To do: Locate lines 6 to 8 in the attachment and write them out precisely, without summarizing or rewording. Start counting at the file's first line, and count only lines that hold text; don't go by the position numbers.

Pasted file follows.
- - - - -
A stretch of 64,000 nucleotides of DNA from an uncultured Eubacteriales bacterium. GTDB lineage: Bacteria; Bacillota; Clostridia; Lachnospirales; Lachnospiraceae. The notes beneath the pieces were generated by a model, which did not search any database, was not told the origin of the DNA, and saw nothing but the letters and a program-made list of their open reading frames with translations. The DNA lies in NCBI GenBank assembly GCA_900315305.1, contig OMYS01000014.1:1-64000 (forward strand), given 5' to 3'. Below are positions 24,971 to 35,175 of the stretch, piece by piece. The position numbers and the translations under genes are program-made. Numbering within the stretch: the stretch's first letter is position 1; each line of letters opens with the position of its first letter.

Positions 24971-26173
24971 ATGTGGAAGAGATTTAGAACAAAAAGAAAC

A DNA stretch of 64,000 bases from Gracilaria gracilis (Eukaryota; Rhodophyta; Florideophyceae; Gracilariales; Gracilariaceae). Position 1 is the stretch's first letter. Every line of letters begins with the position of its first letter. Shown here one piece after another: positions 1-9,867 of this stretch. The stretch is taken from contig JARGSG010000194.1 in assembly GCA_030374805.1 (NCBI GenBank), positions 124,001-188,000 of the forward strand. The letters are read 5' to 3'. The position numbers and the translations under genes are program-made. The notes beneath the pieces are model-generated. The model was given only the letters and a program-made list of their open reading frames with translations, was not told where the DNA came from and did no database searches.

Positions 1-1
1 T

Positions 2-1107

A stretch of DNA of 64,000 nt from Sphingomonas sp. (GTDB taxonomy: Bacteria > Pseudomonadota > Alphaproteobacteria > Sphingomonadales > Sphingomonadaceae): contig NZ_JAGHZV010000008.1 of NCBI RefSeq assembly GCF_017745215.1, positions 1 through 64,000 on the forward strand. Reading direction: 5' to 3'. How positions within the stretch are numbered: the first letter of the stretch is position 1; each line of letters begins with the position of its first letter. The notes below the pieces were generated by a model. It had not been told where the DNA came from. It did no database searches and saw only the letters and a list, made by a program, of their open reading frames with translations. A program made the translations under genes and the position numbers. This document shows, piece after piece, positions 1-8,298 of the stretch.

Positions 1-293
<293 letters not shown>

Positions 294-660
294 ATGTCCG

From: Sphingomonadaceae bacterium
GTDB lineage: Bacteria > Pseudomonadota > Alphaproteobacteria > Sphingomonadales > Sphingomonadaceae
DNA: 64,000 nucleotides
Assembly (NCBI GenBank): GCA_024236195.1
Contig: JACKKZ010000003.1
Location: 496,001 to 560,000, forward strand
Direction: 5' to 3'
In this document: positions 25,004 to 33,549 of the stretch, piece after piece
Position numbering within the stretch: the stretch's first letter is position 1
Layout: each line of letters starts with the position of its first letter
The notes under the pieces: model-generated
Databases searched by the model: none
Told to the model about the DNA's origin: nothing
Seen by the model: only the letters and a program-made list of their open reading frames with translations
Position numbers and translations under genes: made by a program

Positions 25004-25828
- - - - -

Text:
1 T

Positions 2-1107

A stretch of DNA of 64,000 nt from Sphingomonas sp. (GTDB taxonomy: Bacteria > Pseudomonadota > Alphaproteobacteria > Sphingomonadales > Sphingomonadaceae): contig NZ_JAGHZV010000008.1 of NCBI RefSeq assembly GCF_017745215.1, positions 1 through 64,000 on the forward strand. Reading direction: 5' to 3'. How positions within the stretch are numbered: the first letter of the stretch is position 1; each line of letters begins with the position of its first letter. The notes below the pieces were generated by a model. It had not been told where the DNA came from. It did no database searches and saw only the letters and a list, made by a program, of their open reading frames with translations. A program made the translations under genes and the position numbers. This document shows, piece after piece, positions 1-8,298 of the stretch.